3 Small Joys of Reading Textbooks

A funny textbook page

Click to enlarge

I want to set the record straight: I am not saying that reading textbooks is fun. Most people would rather do something else that’s more fun, like getting a cavity drilled or walking into a glass door.

There are, however, small things that can make reading a textbook go from the ‘I feel like I’m bleeding to death through my brain’ level to the ‘I can’t feel my toes’ level. To any adults reading this, that may not sound like a big improvement, but I’ll ask you: have you ever bled to death? Just how in-touch with your inner toe are you?

Long Headings

Most of the time, your teachers will assign you a set number of pages to read for homework. Because teachers want to make the pages easy to remember, they’ll often pick some nice round numbers, like ‘10-30’ or ‘100-500.’

Thus, anything that takes up space that isn’t text is a huge relief, and headings do this well. Usually, and tragically, they are usually only one line (or the size of three lines of text).

In special cases, though, you’ll be blessed with a three-line heading, such as “The Confrontations, Reformations, Social Situations, Trade Negotiations, Revelations, Stations, Nations, Affirmations, Appalachians, and Sensations of January 15th, 1350, to January 16th, 1350.” Sure, you’ll go brain-dead reading the next section, but on the bright side, it took you only ten seconds to read what otherwise could have been fourteen lines of text!

Familiar Pictures

Pictures, maps, and diagrams can also take up a lot of space. Sadly, this is often misleading. For example, a diagram of the Schrodinger’s cat idea may literally cause your brain’s anterior cortex to explode.

The nice thing is that sometimes, you’ll actually recognize the picture. This is very rare, because teens have basically no information retention. For instance, let’s say you’ve spent the last seven years of your life with a map of the US hanging in your room. You’ve seen this map up to six times a day, and know the exact color of each state (NY is yellow, NJ is pale red, etc). Then, you come across a map of the US in your history textbook. You are stumped. You’ve never seen this shape before in your life. What is it? Thankfully, the caption alerts you to the fact that it is a map of….I’ve already forgotten. Whatever it was.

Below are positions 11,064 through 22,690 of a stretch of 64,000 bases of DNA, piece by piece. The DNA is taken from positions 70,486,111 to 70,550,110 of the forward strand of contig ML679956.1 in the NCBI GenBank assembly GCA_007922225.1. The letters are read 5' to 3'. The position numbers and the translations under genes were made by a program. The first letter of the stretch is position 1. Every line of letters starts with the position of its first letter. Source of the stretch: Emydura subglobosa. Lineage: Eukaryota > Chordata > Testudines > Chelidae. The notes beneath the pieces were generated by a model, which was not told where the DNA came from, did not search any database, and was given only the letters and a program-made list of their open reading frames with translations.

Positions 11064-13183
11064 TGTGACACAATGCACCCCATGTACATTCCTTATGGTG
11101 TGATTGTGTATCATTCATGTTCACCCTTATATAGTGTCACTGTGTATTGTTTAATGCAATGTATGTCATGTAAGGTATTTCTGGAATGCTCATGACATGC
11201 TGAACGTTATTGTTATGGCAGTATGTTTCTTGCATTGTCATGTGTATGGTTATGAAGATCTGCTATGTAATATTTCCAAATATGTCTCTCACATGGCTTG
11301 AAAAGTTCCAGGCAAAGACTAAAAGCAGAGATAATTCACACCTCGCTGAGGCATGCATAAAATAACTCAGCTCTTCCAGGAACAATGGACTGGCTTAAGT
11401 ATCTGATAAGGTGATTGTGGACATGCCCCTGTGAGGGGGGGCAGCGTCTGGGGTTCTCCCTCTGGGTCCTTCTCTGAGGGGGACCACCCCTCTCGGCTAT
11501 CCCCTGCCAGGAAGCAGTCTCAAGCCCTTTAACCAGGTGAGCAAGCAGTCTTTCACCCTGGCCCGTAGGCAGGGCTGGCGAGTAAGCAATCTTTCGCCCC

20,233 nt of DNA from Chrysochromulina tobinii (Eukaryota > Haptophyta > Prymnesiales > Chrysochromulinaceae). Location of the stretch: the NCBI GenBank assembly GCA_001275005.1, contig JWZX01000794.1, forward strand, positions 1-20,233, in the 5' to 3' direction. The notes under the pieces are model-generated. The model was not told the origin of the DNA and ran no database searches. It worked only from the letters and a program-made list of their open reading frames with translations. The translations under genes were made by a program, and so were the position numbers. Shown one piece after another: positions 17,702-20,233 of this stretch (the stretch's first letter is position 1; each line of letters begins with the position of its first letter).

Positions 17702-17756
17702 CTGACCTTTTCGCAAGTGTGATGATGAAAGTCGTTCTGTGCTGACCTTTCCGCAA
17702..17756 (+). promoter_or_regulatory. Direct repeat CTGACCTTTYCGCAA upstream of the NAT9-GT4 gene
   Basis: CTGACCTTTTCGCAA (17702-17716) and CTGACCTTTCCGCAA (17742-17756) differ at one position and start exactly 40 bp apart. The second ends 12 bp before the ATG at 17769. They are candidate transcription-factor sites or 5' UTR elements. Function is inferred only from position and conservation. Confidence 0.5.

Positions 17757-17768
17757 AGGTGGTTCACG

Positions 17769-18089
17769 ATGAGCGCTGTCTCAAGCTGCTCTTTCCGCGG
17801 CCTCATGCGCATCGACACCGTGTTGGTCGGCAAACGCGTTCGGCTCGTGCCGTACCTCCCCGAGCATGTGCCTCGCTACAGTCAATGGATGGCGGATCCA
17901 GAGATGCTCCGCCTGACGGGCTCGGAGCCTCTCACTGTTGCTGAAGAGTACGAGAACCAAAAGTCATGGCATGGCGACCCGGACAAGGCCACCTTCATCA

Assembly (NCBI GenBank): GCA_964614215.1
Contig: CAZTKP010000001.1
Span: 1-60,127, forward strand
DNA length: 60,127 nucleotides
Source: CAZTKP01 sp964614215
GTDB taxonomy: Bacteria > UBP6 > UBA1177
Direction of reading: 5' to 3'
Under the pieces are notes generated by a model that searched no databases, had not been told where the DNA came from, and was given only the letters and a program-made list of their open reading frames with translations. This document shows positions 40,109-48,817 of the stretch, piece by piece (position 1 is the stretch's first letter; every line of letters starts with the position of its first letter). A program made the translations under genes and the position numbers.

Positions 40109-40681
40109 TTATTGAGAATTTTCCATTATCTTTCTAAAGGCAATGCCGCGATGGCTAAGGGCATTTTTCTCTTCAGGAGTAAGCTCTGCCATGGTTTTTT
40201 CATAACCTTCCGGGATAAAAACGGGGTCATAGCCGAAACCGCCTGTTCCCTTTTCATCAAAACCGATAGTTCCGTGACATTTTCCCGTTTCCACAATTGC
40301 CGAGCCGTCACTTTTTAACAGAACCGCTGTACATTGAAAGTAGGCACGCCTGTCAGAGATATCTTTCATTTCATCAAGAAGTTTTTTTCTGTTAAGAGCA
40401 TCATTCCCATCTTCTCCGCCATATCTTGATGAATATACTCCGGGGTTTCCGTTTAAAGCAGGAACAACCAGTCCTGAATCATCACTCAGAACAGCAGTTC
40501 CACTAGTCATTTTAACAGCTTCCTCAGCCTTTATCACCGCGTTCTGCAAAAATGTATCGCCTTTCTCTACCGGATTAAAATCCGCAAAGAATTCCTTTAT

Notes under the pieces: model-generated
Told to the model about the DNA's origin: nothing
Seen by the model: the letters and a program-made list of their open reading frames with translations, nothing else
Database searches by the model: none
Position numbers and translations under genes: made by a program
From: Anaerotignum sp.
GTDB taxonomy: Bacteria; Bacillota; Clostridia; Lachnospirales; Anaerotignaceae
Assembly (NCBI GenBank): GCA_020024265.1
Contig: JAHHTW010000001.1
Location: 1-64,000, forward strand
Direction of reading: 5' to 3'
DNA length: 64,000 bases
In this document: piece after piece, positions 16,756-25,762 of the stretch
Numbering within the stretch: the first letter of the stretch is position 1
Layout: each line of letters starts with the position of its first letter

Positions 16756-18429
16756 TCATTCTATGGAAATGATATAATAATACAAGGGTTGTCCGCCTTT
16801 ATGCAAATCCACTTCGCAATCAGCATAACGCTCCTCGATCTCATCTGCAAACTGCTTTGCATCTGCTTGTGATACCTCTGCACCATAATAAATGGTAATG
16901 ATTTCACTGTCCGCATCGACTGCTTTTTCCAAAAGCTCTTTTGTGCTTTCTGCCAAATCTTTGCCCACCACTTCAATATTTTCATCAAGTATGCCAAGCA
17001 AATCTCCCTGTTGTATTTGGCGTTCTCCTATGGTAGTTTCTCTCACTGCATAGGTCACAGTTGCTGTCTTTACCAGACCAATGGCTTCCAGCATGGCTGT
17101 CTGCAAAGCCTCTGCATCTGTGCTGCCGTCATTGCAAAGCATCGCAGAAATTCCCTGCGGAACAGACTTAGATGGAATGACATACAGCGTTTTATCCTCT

Nonetheless, familiar pictures do rarely appear, such as the Mona Lisa, a cube, or a graph of the increasing average price of celery futures at a produce market in western Kentucky. This saves us the time of reading whatever could have been on that page.

Vocabulary Blurbs

In some textbooks, there are often vocabulary boxes in the margins, with a few words every couple of pages. This adds to your reading time, because, again, it lies in the blank margins.

However, vocabulary boxes have the power to make you feel smart, which is why they can actually be happy breaks from the material. You might be reading about the causes of the causes of the causes of the civil war, thinking it’s totally German to you (minus the angry, spittle-spraying consonants). Then, you’ll come across a vocabulary box*.

*If the vocabulary box also sounds like German, you might actually be reading a German textbook. A common mistake, especially on Thursdays, after days of little to no sleep. I suggest you put it down and see if you can find your history book.

The vocabulary box will start with a flashy title, like “Vocabulary for You!” or “Vocab Stop!” Then, it will have a word and its definition. Let’s say, for the sake of example, that the word is “war.”

No way! You know that word! Thanks to your childhood of violent video games (no titles needed) and violent games (such as Monopoly: Mexican Drug Lord version), not to mention violent toy soldiers and violent TV shows, you know what a war is! You feel brilliant! You must be a genius! Sure, you don’t even know what “vocabulary” means, but you knew the word inside of the box!

Textbook reading is awful, and it’s probably going to stay that way regardless of whether you read it on paper, on e-ink, on an LCD screen, or on a tattoo on your forearm. Thankfully, there are little breaks in the action, or should I say, little bits of action in the boringness that is breaking your brain.

Reading textbooks can get stressful. Sometimes, you just need a way to bowl – I mean, blow – off steam. And in that case, this post from last year should have you covered: “The Complete Teenage Guide To Bowling With Friends.”

Related Posts Plugin for WordPress, Blogger...

Additional Resources

Want more?

Like this post? Want more just like it? Have a strange rash on your arm that is slowly turning into an alien life form? Subscribe to get more-convenient and free (yes, that is even the solution to that last question).

Grab our Ebook!

Our ebook cover

Want more hilarious content? Get our ebook! It's 5,500+ words with 19 exclusive pictures. You can pick up your copy on our ebook page.

Grab the Badge!

my badgeIf you want to share this blog with your readers, you can copy and paste the html code below.

Leave a Reply

%d bloggers like this: